An episode in the history of a major implement and machine maker: John Wallace & Sons, Glasgow

One of the major Scottish implement and machine makers was John Wallace & Sons, Graham Square, Glasgow.The company existed in various forms until the late 1960s, when it was absorbed into another much larger company, resulting in the loss of the Wallace name. These forms included: John Wallace & Son; John Wallace & Sons (from at least 1879); John Wallace & Sons Ltd (from 1897); Wallace (Glasgow) Ltd (in 1925); and John Wallace (Agricultural Machinery) Ltd (in 1965). The company was renowned for a wide range of implements and machines including ploughs, turnip sowers, reapers and mowers, potato diggers, iron buildings – there are still a few of them to be seen around the Scottish rally fields.

A key episode in the history of the business took place in December 1896 with the formation of the limited company of John Wallace & Sons Ltd. Its certificate of incorporation was dated 13 December.

The company’s memorandum of association provides insights into the newly formed company and how it was to operate:

“The objects for which the company are established are:
(a) to acquire the business carried on in Glasgow and elsewhere under the name or style of John Wallace & Sons, agricultural engineers and implement makers, Graham Square, Glasgow, and to purchase and undertake the whole of the assets and liabilities of such business upon the terms set forth in an agreement between the said John Wallace & Sons on the one part and James Colquhoun LLD, writer, Glasgow, as trustee for this company, on the second part, dated the twenty-sixth day of December, 1896.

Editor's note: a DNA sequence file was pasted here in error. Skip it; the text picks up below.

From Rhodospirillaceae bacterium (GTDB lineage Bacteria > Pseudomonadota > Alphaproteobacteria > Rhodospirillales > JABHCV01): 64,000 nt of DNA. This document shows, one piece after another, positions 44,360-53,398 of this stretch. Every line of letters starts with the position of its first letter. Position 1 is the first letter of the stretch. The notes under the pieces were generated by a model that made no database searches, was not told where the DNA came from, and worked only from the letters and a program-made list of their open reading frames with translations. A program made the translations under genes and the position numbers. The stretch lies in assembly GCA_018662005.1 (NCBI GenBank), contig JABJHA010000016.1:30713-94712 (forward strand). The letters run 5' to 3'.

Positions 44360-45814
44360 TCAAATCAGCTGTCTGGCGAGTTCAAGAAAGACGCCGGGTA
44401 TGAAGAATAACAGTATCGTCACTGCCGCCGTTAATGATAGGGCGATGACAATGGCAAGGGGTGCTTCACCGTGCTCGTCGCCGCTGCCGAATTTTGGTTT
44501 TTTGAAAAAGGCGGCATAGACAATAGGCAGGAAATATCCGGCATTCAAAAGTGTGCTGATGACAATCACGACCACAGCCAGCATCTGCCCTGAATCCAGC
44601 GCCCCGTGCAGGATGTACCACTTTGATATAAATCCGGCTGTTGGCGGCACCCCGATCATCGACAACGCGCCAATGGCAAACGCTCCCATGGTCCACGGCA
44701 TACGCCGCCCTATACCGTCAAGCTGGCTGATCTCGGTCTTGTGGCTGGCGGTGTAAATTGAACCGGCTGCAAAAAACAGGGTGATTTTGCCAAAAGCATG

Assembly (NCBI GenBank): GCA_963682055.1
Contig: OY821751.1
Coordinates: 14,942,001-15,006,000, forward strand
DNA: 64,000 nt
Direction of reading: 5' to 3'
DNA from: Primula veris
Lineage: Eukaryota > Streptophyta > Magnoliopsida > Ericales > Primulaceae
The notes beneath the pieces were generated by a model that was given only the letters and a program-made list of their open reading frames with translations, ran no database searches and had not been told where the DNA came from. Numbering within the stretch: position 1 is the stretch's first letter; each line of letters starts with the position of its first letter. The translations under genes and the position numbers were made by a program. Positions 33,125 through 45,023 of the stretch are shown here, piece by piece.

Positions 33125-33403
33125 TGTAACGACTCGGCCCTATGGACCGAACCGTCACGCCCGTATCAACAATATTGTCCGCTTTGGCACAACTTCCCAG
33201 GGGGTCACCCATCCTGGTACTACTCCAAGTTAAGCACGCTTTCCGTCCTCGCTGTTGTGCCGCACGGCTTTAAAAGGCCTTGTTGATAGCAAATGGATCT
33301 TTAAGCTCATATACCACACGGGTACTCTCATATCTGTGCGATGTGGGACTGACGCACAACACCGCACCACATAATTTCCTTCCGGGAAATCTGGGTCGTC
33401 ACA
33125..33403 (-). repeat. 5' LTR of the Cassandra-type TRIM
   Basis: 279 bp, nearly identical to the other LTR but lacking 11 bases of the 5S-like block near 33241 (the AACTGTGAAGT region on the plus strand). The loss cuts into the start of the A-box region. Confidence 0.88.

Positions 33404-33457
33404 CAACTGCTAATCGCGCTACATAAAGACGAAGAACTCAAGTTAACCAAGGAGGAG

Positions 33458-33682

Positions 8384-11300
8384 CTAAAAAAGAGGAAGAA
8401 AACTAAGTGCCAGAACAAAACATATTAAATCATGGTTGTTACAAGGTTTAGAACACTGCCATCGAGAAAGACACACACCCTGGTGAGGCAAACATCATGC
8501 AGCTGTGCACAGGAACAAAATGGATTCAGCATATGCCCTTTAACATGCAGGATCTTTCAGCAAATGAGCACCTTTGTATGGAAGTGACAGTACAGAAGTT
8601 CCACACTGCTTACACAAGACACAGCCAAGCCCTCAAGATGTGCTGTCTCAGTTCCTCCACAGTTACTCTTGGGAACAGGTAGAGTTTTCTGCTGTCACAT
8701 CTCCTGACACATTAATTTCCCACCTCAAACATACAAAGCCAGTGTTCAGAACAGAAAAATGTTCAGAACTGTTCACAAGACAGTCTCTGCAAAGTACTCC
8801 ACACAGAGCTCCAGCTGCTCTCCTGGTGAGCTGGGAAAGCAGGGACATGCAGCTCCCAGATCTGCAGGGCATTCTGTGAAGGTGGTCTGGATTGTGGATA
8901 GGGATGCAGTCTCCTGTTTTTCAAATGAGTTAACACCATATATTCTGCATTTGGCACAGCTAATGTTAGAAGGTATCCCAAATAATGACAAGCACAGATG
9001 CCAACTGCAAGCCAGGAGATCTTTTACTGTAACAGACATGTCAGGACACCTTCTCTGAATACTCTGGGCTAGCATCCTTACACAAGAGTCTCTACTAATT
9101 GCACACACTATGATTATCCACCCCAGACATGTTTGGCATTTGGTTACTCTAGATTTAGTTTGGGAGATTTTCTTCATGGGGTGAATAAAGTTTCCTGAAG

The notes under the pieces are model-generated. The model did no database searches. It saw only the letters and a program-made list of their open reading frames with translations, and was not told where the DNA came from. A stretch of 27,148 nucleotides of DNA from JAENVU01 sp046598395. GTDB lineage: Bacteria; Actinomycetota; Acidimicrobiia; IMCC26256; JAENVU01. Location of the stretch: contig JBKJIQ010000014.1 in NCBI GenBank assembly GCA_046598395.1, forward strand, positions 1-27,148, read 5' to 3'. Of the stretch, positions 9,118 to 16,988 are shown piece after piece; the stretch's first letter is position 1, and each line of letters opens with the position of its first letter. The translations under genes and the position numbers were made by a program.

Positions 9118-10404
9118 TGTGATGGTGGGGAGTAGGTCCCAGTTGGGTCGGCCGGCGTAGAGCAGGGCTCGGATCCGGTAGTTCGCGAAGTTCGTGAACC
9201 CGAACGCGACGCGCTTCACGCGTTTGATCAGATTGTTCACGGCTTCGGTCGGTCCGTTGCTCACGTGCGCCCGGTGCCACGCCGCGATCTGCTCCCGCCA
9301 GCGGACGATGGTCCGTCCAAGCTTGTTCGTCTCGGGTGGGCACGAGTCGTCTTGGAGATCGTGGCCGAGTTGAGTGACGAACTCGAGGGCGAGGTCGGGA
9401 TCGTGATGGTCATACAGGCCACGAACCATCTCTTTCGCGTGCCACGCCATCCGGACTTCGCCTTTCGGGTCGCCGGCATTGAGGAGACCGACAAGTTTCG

(b) to carry onbusiness as agricultural and general engineers, millwrights and implement makers, and ironmongers, in Glasgow and elsewhere, and to make, buy, sell, produce, alter, and deal in agricultural implements of every kind and description, and generally to carry on any business of a character similar or analogous thereto, or which will contribute to or facilitate the same, or which, by the advance or increase of knowledge or exigencies of labour, may be substituted therefor.
(c) to manufacture and sell, either by wholesale or retail, every description of goods connected with the agricultural industry of the country, and for that purpose to acquire suitable premises, either by building or purchasing the same, and to lease or buy, sell or exchange, land, or land and buildings, free from or subject to any feh-duty, ground, annual rent, tax, reservations of mines and minerals, or any restrictions, conditions, and agreements whatsoever, or subject to any bond, mortgage, or charge or other encumbrance. …”

The capital of the company was to be £40,000, divided into 8,000 shares of £5 each. The first directors were James Wallace, agricultural implement maker, and William Wallace, agricultural implement maker, both of Glasgow.

In this form the company continued until 1920. On 16 July 1920 the company passed a special resolution to wind up the company; this resolution was confirmed on 2 August 1920. Thereafter, the company took on another form, using the same name.

The photographs were taken at the Ayrshire Vintage Rally, July 2017.